New police bill fails to address chilling effect on freedom of assembly

New police bill fails to address chilling effect on freedom of assembly

Laws criminalising conduct connected with gatherings do not align with the Constitution

By Catherine Kruyer

The South African Police Service Amendment Bill, prepared by the Civilian Secretariat for the Police Service and recently published for public comment, is a comprehensive revision of the legislation governing policing in South Africa to align it with the Constitution.

The legislation being amended includes the Regulation of Gatherings Act 205 of 1993. This gives effect to the right to freedom of assembly.

The Constitutional Court has often recognised the importance of this right. The Court, in Garvis, explained that the right exists to “give a voice to the powerless” and that it is often the only mechanism available to vulnerable people to express their concerns.

But there are a number of issues in the Gatherings Act that put this important right at risk. The Act was enacted before the adoption of the interim Constitution, and the enshrinement of the constitutional right to freedom of assembly. It is, therefore, in need of comprehensive revision to align it with the Constitution. But the Bill falls far short of this.

Overbroad definition of “gathering”

“Gathering” is a key term in the Gatherings Act on which the level of regulation turns. In particular, the planning of a “gathering” is the trigger for the onerous notice requirements prescribed in section 3 of the Act.

But the definition of “gathering” in the Act is too broad – including within its ambit every group of 15 or more people intended to “mobilise or demonstrate support for or opposition to the views, principles, policy, actions or omissions of any person or body of persons or institution”.

The definition of “gathering” needs to be more carefully tailored to the purpose of the notification requirements. As explained by the Constitutional Court in Mlungwana, the purpose of notification is to ensure peaceful protests. Giving adequate notice allows the police to effectively monitor gatherings and properly plan for the deployment of police to avert disruptive protests.

However, the selection of the number of 15 people as the trigger in the Act for needing to provide notice is entirely arbitrary. There is no clear link between disruptive protest and the number 15. As the Constitutional Court said, “[t]here appears to be no intrinsic magic in the number 15”.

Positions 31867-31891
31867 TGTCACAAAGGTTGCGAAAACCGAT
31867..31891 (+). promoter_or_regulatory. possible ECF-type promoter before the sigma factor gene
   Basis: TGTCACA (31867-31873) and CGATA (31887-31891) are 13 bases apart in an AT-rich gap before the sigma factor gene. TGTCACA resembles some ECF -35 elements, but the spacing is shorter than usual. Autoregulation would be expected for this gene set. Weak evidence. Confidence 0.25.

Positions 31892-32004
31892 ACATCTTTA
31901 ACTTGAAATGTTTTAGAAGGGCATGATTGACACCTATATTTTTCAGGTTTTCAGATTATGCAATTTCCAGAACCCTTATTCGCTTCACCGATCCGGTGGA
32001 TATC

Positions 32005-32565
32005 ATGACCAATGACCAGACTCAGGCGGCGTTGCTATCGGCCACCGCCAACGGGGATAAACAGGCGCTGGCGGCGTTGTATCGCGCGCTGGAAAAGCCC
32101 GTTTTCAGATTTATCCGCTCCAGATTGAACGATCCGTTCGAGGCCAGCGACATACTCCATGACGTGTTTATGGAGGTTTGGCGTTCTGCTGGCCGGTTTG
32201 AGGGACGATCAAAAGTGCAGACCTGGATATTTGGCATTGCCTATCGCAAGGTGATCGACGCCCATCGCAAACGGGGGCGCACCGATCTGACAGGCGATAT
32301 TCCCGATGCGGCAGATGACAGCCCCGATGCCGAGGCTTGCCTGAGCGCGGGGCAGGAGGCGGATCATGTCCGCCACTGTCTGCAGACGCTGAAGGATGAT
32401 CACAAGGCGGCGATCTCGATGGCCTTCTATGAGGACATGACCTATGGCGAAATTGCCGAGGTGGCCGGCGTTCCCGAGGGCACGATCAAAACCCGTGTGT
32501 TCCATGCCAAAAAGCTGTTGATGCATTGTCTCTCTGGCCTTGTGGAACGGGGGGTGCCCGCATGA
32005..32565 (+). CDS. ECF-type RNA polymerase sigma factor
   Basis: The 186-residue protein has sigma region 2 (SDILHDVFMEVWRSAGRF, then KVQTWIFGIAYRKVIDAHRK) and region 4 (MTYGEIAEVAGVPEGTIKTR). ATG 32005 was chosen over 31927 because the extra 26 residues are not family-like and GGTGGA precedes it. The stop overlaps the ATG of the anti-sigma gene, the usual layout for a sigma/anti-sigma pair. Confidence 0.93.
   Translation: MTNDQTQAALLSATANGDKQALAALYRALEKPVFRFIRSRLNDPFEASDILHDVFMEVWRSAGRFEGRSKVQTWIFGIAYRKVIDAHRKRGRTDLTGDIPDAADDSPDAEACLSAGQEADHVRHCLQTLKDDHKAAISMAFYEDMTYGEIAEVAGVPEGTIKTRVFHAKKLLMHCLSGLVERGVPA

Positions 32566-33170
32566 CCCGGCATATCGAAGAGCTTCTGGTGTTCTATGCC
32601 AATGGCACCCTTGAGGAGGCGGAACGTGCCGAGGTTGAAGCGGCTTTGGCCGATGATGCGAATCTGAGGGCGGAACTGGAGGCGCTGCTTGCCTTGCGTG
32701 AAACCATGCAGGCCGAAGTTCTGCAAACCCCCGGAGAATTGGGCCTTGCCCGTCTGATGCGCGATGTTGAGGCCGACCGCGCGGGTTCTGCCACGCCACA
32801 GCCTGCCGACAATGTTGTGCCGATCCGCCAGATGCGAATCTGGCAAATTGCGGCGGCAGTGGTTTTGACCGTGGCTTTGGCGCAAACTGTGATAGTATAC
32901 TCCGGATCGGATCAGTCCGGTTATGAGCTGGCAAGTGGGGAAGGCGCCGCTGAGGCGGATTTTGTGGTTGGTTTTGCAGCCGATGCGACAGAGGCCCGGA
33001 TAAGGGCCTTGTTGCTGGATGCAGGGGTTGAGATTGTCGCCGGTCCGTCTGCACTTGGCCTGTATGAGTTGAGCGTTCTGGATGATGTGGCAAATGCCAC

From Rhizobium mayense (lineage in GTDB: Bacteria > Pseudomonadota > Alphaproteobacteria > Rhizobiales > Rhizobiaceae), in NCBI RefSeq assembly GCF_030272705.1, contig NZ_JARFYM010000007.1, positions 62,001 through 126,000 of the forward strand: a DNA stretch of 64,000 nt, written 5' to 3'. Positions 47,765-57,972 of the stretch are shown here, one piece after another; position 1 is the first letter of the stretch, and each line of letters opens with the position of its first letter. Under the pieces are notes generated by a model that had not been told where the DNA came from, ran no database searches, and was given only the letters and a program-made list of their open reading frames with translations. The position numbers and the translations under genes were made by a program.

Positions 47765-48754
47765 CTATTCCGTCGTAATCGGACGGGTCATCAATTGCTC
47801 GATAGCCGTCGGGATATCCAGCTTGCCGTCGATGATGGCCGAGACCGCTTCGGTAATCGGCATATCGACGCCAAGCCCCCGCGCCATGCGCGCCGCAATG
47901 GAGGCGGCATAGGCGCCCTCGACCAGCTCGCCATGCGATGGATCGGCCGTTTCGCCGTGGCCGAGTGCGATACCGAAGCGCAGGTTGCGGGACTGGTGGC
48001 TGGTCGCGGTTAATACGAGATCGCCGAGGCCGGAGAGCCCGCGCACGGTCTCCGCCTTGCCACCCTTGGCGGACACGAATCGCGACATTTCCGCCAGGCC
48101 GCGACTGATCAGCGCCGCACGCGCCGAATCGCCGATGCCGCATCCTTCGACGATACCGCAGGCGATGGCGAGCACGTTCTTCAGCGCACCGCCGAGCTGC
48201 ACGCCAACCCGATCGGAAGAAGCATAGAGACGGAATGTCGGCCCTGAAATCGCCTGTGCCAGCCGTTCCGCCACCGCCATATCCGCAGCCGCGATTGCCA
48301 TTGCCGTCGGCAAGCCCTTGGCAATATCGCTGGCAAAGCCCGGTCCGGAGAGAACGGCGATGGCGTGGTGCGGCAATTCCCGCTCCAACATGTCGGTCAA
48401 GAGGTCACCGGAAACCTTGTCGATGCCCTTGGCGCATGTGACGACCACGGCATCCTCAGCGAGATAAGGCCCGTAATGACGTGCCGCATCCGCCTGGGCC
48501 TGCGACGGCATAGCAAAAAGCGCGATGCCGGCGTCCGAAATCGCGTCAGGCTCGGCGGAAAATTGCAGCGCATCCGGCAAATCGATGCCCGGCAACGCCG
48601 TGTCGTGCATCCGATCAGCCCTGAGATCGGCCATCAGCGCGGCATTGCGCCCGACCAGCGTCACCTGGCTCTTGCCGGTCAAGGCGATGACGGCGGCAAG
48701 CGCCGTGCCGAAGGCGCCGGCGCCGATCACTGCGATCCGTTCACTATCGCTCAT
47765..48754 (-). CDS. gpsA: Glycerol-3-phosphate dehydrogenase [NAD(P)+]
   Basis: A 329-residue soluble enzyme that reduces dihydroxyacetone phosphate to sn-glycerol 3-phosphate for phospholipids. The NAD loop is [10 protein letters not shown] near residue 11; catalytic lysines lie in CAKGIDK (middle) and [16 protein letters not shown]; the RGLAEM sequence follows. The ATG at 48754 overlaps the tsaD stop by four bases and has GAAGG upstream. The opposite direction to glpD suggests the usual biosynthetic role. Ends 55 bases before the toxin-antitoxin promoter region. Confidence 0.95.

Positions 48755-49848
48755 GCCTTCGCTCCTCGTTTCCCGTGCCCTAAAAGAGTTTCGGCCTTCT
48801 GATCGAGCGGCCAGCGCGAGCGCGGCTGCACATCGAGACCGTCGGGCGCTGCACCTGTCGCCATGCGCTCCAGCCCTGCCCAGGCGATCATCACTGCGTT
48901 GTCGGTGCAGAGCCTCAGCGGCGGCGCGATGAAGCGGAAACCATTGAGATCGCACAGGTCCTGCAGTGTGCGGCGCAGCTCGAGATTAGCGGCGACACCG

The definition of “gathering” in the Act should be amended so that notice will only be required when a protest is likely to be disruptive or when police deployment is likely to be necessary. This can be achieved by limiting the definition of “gathering” to an assembly with a much larger number of participants – resulting in a definition that is, at least, more closely connected to the purpose of averting disruptive protest. It can also be achieved by limiting notice requirements to certain types of gatherings, which will need to be clearly spelled out in the legislation.

Chilling effect

In Mlungwana, the Constitutional Court was confronted with a challenge to a provision in the Gatherings Act that criminalises the failure by a convenor of a gathering to give notice of the gathering in accordance with section 3 of the Act.

The court found that the criminalisation of the failure to give notice unjustifiably limited the right to freedom of assembly. The court stressed that criminalisation has a chilling effect on the exercise of the right to freedom of assembly:

“[C]riminalisation has a ‘calamitous effect’ on those caught within its wide net. The possibility of arrest and its aftermath, even without conviction, is a real ‘spectre’ for those seeking to exercise their section 17 right. If convicted, those concerned face punishment, moral stigma, and a criminal record for at least ten years.”

The court accordingly found that the provision was inconsistent with the Constitution and declared it invalid. The Bill seeks to rectify this defect in the Act by deleting the provision. But the Bill does no more than what was directly ordered by the Court.


There are a number of other provisions in the Act that similarly impose criminal sanctions for conduct connected to gatherings.

Section 12(1)(b) of the Act criminalises the failure to attend a meeting called for negotiations regarding the amendment of notices and the imposition of conditions on a gathering.

Section 12(1)(c) criminalises the failure by conveners to appoint marshals, and to take steps to inform participants and marshals of conditions to which a gathering is subject.

Section 12(1)(d) criminalises the contravention of or failure to comply with the contents of a notice or the conditions to which a gathering is subject, if done knowingly.

And section 12(1)(h) criminalises the failure to comply with the notice requirements in respect of the postponement, delay or cancellation of a gathering.

The criminalisation of this conduct clearly limits the right to freedom of assembly. While the criminalisation serves the important purpose of avoiding disruptive protests, it does not appear that the limitation can be justified under section 36 of the Constitution (the limitations clause). This follows from the reasoning of the Constitutional Court in Mlungwana. Criminalisation cannot be justified if there are less restrictive way to avert disruptive protests, including the imposition of administrative fines or heightened civil liability for convenors.

There are, therefore, grave doubts about the constitutionality of various provisions in the Gatherings Act. The Bill must address this to align the Act with the Constitution.

Catherine Kruyer is an advocate and a legal researcher at the Helen Suzman Foundation.

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